Aussie firm builds rare earth plant in Kuantan
June 22, 2010 — I decided to use Anil Noel Netto, a Malaysian journalist's blog this morning titled "Aussie Firm Builds Rare Earth Plant in Kuantan". Please note that the content may or may not reflect our editorial staff. The reason we selected this content as the debate on speed to market and end user contracts should not be discounted when evaluating stocks in this sector.
My experience in Malaysia is that they are extending some exceptionally strong tax incentives for entrepreneurial ventures. When we covered this story for CNBC World's DealFlow a year and a half ago we were surprised by the number of emails from American entrepreneurs that were relocating to Kuala Lumpur to take advantage of these incentives.
EXCEPRT: Something we will have to pay close attention to: an Australian firm, Lynas Corporation, is building an ‘Advanced Materials Plant’ in Gebeng, Kuantan to process rare earth concentrate.
Malaysians now are familiar with rare earth and the problem of radioactive waste after what happened in Papan. Lynas, however, argues that its radioactive levels are safe (see response below).
The firm appears to have engaged public relations firm Fox Communications to handle the Malaysian public.
Lynas had a concentrate plant in China but the firm moved that back to Australia, where it owns large rare earth deposits. If the raw materials are in Mt Weld, why would it choose Kuantan for the site for its ‘advanced’ processing plant?
Let’s look at the reasons given by Lynas for choosing Kuantan:
Lynas owns the richest deposit of Rare Earths in the world at Mt Weld, 35km south of Laverton in Western Australia. A feasibility study has been completed on the Rare Earths deposit and all Australian approvals required for project development have been received.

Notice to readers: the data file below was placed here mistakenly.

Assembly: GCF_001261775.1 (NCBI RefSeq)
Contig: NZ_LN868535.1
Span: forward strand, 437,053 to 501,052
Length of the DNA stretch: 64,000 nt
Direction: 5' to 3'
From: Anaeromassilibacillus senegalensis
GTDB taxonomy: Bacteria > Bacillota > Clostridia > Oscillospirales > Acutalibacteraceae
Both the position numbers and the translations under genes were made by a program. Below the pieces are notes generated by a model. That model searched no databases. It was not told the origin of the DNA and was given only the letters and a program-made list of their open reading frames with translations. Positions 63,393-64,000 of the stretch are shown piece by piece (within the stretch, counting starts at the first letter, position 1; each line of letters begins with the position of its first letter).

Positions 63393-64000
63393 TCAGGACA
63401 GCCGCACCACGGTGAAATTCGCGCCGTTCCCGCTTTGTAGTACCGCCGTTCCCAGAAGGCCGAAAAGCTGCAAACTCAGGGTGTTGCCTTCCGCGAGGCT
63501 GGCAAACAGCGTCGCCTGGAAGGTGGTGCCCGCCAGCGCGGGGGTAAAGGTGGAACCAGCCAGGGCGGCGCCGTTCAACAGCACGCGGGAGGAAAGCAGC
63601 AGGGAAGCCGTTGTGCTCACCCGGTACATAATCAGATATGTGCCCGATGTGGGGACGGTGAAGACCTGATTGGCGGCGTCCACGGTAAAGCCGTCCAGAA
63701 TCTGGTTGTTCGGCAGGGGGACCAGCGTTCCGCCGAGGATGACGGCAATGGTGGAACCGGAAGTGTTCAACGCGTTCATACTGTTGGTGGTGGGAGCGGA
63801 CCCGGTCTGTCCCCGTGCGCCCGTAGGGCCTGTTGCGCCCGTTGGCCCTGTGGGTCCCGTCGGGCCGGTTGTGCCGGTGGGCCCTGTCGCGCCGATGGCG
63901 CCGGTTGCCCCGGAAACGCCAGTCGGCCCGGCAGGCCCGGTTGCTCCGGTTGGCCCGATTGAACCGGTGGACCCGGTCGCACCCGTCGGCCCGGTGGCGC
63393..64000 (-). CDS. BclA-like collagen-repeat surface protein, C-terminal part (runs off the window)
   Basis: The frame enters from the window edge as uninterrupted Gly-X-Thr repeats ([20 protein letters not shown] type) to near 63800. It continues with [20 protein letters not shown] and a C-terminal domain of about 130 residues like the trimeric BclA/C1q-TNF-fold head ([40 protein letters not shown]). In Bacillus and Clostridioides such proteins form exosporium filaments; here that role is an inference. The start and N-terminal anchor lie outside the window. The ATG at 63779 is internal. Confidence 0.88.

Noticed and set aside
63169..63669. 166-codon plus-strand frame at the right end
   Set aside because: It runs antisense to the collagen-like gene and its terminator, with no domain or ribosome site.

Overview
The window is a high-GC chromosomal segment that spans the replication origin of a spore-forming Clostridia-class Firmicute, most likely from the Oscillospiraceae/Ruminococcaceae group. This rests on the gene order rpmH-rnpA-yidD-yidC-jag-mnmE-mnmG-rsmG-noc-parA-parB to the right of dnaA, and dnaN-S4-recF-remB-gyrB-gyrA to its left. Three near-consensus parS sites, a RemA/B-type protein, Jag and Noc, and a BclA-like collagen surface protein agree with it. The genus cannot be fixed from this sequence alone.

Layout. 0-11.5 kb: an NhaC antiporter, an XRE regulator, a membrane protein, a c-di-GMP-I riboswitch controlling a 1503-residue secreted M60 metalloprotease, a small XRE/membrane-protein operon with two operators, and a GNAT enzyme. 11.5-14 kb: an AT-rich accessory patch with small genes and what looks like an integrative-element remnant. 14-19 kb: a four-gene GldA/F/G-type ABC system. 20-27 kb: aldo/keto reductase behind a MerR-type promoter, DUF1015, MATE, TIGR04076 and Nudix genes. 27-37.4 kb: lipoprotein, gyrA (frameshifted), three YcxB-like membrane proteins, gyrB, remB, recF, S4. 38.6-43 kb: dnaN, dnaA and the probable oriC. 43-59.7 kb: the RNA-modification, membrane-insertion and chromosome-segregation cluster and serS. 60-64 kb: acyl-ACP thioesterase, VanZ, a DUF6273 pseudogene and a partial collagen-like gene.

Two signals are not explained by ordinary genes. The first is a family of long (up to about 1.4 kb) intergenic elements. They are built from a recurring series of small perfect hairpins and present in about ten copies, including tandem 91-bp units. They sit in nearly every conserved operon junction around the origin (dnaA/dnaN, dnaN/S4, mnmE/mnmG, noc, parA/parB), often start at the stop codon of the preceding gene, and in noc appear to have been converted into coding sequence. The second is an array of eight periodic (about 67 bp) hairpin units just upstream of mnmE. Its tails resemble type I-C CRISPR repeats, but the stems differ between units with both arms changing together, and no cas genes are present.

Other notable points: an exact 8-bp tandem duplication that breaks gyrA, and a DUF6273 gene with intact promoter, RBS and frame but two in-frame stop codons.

In past years, Lynas has observed a trend in Chinese Government policy decisions which is leading to an increase in Government control of the Rare Earths industry in China and the tightening of supply due to the imposition of mining production quotas, and the reduction and restrictions on trading of the existing export quota. These policy decisions have followed the removal of VAT rebates for exports of Rare Earths oxides and an increased enforcement of China’s stringent environmental standards which resulted in the closure of non-compliant Rare Earths plants.
Shortly after the introduction of production quotas in China the company determined it was prudent to investigate potential sites other than China that would be suitable for the company’s proposed processing plant for Mt Weld ore. The drivers for this decision were the:
Increasing Government control of the Rare Earths industry in China, thereby increasing the project risk for our plant
Escalating operating costs in China due to the Government policies noted above, and also inflation affecting cost of reagents, utilities and labour
Favourable tax environments available in alternative countries
Opportunity to reduce cost base denominated in Renminbi, and thereby benefit from a strengthening Chinese currency
The first stage was to relocate the concentration plant from China back to Mount Weld, and the next phase was to develop an Advanced Materials Plant to process the concentrate through to the final product.
Following a detailed evaluation of several possible sites, Kuantan, in the state of Pahang, Malaysia, was chosen for its favourable investment climate, the high quality workforce, the excellent infrastructure servicing the proposed site and the readily available reagents used by the Plant.
Lynas has been granted the “strategic pioneer status” by the Malaysian Industrial Development Association (MIDA), which has a number of associated benefits including a 12 year tax free period.
On top of all the infrastructure made available, Lynas gets 12 years tax free. How generous of Mida!
The status of construction can be found here. The plant, which is being built at the Gebeng Industrial Estate, Kuantan, will have an initial annual capacity of 11,000 tonnes of rare earth oxides.
Meanwhile, China, which accounts for 97 per cent of global production, is tightening its environmental regulations. Does Malaysia have similar environmental standards – and crucially the monitoring and enforcement – to protect the environment and surrounding communities?
This is what Cindy Hurst wrote for the Institute for the Analysis of Global Security (IAGS) in March 2010.
New regulations to protect the environment